Mixed martial arts gear and clothing e-retailer MMAWarehouse LLC used to devote two employees, at four hours each per day, to reviews of potentially fraudulent online orders, CEO Mika Casey says.
Since July, when MMAWarehouse installed an anti-fraud system that uses thousands of data points to sift through transactions, those workers spend no more than an hour a day on such legwork, Casey says. Casey hired vendor Signifyd in July 2015 to take over what had been a mostly manual process of reviewing orders that the previous anti-fraud vendor had flagged as needing scrutiny. About15% of orders required reviews under the old system, and now that’s down to less than 5%, he says.
Web-only MMAWarehouse, with 20 employees and more than $10 million in yearly revenue, does 80% of its business in the United States and 20% in such international markets as Australia and Canada.The retailer sells gear and apparel for wrestling, jiu-jitsu, boxing, karate, kickboxing, judo and related mixed martial arts sports. MMAWarehouse is No. 827 in the Internet Retailer 2015 Second 500 Guide.
“The previous vendor scored our orders for potential fraud, but the rest of the legwork was ours,” Casey says. “There wasn’t a manual. We had to see how other merchants did it and look through social media, white pages and other examples. Sometimes it was a judgment call. It definitely wasn’t our expertise, and I didn’t think it ever would be. Now, we can take care of customers and take away the burden of having to decision our own orders.”
Signifyd promises retail clients a money-back guarantee for any approved transactions that turn out to be fraudulent.
A smaller retailer downloads Signifyd’s free app through its e-commerce platform—MMAWarehouse uses Shopify—either to use Signifyd’s software only when the retailer requests it or to review every transaction. Signifyd charges a percentage of revenue for each approved order. The percentage varies depending on the merchant’s size, order volume, risk level and other factors, says Raj Ramanand, co-founder and CEO of Signifyd.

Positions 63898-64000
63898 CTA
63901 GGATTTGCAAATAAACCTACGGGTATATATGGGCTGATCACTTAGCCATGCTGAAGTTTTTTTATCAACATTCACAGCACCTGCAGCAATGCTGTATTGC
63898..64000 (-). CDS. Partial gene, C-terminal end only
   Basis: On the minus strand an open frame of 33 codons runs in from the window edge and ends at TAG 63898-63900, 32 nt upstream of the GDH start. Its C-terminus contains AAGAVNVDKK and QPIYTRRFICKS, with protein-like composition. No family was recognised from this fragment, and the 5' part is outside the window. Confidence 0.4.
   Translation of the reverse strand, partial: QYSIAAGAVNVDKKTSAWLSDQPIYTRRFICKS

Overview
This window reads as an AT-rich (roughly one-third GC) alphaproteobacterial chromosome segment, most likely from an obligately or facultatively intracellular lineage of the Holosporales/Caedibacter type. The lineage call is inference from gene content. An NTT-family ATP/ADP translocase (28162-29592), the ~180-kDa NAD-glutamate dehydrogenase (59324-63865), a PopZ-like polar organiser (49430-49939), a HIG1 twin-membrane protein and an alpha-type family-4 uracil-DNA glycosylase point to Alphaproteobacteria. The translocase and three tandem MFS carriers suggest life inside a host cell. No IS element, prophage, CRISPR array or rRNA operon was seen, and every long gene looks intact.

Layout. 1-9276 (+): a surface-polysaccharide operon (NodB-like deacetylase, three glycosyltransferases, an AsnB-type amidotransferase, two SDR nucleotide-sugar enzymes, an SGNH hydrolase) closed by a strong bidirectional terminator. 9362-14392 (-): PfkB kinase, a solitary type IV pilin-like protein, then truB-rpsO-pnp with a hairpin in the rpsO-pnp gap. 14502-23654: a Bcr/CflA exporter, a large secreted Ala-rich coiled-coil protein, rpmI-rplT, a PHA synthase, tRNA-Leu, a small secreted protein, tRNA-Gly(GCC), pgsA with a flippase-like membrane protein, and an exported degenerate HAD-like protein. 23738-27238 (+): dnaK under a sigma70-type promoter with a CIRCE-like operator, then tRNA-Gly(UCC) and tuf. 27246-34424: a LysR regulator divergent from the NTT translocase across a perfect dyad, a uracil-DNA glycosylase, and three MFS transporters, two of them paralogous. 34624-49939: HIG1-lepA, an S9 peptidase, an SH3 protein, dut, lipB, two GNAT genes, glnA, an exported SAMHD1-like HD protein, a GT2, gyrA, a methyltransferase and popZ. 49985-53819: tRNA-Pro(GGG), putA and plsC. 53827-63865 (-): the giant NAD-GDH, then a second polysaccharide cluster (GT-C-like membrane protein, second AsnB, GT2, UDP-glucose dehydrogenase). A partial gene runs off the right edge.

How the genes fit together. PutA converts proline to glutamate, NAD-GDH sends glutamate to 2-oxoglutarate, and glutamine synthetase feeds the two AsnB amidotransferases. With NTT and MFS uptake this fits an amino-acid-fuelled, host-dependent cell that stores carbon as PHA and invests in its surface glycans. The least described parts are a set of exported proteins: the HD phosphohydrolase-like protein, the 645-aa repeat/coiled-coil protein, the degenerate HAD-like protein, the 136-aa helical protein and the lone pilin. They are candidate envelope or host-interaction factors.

Larger Signifyd clients, including online marketplace Jet.com, apparel brand Lacoste, jeweler Shane Co., apparel resale site Tradesy and Peet’s Coffee, connect to the software through an application programming interface to pass through their orders and to receive information back from Signifyd.
Retailers realize an average 15-20% increase in gross profits after implementing Signifyd, the vendor says.
Signifyd’s system reviews a consumer’s online and offline actions to help retailers reduce their exposure to chargebacks and fraud, Ramanand says. Chargebacks are payment transactions that payment card networks such as Visa and MasterCard reverse, taking the funds from a merchant’s account. Typically this occurs after a legitimate cardholder denies making the purchase or claims the products were damaged or otherwise faulty, and the card companies decide the merchant was at fault.
Signifyd scores every order on a 5,000-point scale to let retailers assess the risk involved in approving the transaction.
“We are crunching public records, social profiles, how shoppers check out on a website, their shipping information, who owns the phone, whether the transaction is mobile or IP-based and other such factors that help us get more granular and precise in the data mining,” Ramanand says.
Signifyd, which has more than 3,000 retail customers, on Feb. 25 raised $20 million in a funding round led by Menlo Ventures with participation from Allegis Capital, IA Ventures, QED Investors, Bill McKiernan and Tim Eades. The Series B financing brings Signifyd’s fundraising to $31 million.
Signifyd, with 50 employees, will use the new money to hire more senior executives and double its salesforce. It also plans to expand its back-end systems and hire more engineers, Ramanand says.Favorite